Former missile site sells for $227,000

Ron Mertens of Smithton purchased the former Nike Missile Site near Hecker with a high bid of $227,000. The 14-acre property was auctioned off Saturday at Hecker Community Center. Pictured,
from left, Career Center of Southern Illinois Director Mark Stuart, Wayne Keller of Buy-AFarm and Regional Superintendent of Schools Kelton Davis watch as Mertens signs papers committing him to the purchase. (Alan Dooley photo)

At least 100 people came to the Hecker Community Center Saturday morning to witness the auctioning of the former Nike Missile launch site between Hecker and Red Bud.

Most were just watching history being made, but a few had the required deposit in hand and were ready to deal.

In less than 30 minutes, it was over. Ron Mertens of Smithton had raised his hand for the final time with the winning bid of $227,000.

“I don’t really have any plans for the site,” Mertens told the Republic-Times minutes after bidding closed. “I’m not sure what I will do with it. I just wanted it.”

Buy-A-Farm auctioneer Mark Kennedy of Murphysboro explained the rules of the event. First, there was a $10,000 deposit with a minimum opening bid of $70,000.  Twenty percent of the purchase price was due in 10 working days and the balance had to be delivered by Aug. 12.

“This is not a contingency sale,” Kennedy ex

plained.  “You are not bidding contingent on being able to secure financing.  This is to be considered as a cash sale.”

Bidding opened at $70,000, but quickly went up. As the price increased, increments squeezed to $5,000 and then $1,000 near the end.

The 14-plus acre site was the former launch facility for a U.S. Army Nike Antiaircraft Missile Site during the Cold War. It never fired its nuclear-tipped Hercules Missiles in anger, but did stand at top alert status for 13 days during the Cuban Missile Crisis in the fall of 1962.

When it was shut down a decade later, the land was made available for sale, with the launch site and former barracks, radar and administrative sites going for a dollar, to become the former Beck Training Center, which is now known as Career Center of Southern Illinois.

Proceeds from the sale will go to CCSI to support its educational efforts that train students in a variety of fields including auto mechanical and body work, heating, ventilation and air conditioning and nursing.  These funds may be especially critical if shortfalls in the state’s budget result in possible funding cuts for the center.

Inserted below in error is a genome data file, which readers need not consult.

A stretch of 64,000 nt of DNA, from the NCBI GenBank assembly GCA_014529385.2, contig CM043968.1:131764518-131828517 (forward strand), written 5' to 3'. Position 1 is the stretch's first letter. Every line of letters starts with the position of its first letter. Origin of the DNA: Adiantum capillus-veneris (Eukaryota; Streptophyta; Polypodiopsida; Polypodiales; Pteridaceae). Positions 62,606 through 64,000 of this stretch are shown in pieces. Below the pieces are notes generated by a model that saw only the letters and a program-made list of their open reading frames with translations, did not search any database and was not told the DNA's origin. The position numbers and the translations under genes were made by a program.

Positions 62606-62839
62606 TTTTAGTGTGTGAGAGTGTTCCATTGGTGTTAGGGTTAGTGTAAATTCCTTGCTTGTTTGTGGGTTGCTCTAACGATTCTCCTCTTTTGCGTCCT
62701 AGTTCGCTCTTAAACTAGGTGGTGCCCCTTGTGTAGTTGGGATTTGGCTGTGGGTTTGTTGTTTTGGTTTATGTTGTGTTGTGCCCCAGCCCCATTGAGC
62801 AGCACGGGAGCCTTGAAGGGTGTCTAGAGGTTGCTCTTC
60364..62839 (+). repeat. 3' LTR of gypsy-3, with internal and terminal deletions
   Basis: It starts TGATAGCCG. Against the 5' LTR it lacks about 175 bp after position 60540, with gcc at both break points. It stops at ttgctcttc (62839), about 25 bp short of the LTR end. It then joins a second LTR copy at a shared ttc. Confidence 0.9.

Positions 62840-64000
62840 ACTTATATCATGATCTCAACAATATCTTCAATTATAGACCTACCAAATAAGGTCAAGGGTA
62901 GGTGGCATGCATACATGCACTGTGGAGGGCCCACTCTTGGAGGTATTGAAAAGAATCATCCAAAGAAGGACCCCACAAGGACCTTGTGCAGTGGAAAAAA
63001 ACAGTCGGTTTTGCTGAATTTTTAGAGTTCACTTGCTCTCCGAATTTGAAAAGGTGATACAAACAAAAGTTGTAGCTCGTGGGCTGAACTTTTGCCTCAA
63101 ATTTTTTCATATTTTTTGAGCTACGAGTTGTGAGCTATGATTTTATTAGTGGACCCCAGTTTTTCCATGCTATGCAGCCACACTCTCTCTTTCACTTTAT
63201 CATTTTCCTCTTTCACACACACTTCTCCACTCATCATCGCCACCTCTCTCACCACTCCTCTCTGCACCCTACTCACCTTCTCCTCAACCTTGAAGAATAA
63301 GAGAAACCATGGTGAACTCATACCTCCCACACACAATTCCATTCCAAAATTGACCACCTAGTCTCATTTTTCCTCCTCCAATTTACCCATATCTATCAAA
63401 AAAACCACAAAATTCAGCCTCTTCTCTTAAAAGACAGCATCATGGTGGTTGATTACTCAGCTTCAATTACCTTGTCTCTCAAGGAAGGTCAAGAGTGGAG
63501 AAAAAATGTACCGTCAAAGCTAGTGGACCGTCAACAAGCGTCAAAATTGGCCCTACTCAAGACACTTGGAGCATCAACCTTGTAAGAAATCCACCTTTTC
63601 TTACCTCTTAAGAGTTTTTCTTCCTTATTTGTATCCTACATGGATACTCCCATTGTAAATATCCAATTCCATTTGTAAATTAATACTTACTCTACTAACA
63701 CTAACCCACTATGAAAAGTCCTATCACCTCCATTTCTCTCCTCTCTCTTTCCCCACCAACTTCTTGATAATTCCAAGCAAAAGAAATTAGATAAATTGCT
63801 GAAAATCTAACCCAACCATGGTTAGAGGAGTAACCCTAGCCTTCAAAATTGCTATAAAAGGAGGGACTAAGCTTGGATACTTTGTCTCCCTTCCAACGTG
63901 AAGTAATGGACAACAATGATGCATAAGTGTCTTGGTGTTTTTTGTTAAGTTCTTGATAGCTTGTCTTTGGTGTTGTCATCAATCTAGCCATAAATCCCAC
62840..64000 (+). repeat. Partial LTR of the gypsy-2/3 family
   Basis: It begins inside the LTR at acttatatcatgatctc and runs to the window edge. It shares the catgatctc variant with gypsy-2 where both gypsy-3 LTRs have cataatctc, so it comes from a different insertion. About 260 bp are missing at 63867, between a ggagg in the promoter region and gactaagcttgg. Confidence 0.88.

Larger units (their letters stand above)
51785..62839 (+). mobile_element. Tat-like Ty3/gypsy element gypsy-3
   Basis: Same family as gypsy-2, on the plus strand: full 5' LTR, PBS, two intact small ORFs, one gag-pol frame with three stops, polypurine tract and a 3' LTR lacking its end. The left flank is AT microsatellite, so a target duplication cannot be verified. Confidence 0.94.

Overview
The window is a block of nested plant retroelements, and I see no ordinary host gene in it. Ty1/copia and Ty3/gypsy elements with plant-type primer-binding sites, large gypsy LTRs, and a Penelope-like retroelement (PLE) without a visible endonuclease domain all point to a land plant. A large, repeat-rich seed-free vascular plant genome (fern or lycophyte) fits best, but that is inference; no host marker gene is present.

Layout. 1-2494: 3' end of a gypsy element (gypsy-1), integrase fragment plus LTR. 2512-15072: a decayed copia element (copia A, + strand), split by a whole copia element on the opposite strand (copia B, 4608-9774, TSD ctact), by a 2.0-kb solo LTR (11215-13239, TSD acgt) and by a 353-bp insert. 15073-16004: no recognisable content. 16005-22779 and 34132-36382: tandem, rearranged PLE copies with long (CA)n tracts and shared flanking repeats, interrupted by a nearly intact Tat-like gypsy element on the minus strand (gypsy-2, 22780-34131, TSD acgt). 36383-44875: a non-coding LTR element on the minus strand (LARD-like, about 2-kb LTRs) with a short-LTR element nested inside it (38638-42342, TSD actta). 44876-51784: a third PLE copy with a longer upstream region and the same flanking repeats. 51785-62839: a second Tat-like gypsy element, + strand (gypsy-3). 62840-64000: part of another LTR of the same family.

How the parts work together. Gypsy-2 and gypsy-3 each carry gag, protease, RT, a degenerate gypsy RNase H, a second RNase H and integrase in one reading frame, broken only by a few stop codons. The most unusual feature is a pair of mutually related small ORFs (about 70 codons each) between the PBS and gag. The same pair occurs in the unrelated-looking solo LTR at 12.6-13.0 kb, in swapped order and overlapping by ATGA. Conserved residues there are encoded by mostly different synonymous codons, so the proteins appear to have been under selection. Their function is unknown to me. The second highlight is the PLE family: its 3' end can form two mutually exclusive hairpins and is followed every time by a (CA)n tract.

Just as in late June when the site was opened to the public for the first time in many years, some of the those attending the auction had ties to it – one as a former student and another as a former teacher there.

Harry Breitenstein of Waterloo told of being a student at the site.

“I took auto body classes there,” he said.  “We worked on our own cars. I had a 1968 Chevrolet pickup truck. We used to put our cars on the elevators and take them down into the concrete bunkers to work on them. More than a few times, as classes started ramping down at 10 p.m., we’d wonder how we were going to get home if the elevator didn’t work.  We were a long way out!”

But Breitenstein and his classmates were never left in the lurch – a testimony to the quality of the elevators that were built to lift missiles years earlier.

“We had superb facilities and tools,” he remembered.

Breitenstein used a lot of the training he got there, subsequently serving as maintenance supervisor of the tram systems that takes visitors up and down the St. Louis Arch.

One of those instructors, who attended the auction with the eventual winner, Mertens, was Larry Smith, also of Smithton.  Smith, who owned St. Clair Auto Body Shop in Smithton for three decades, also taught his trade to students at the former missile site.

He told how it was a second source of income for him and a satisfying job as well.

“We had some excellent young students there,” he said.

Asked what percentage of the sale was going to the auction company, Buy-A-Farm managing broker Wayne Keller of Steeleville said the firm was really impressed with what the school is doing. And he put their money firmly on that statement.

“We are donating our fee to the school,” he said in a phone interview after the auction.

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Corey Saathoff

Corey is the editor of the Republic-Times. He has worked at the newspaper since 2004, and currently resides in Columbia. He is also the principal singer-songwriter and plays guitar in St. Louis area country-rock band The Trophy Mules.
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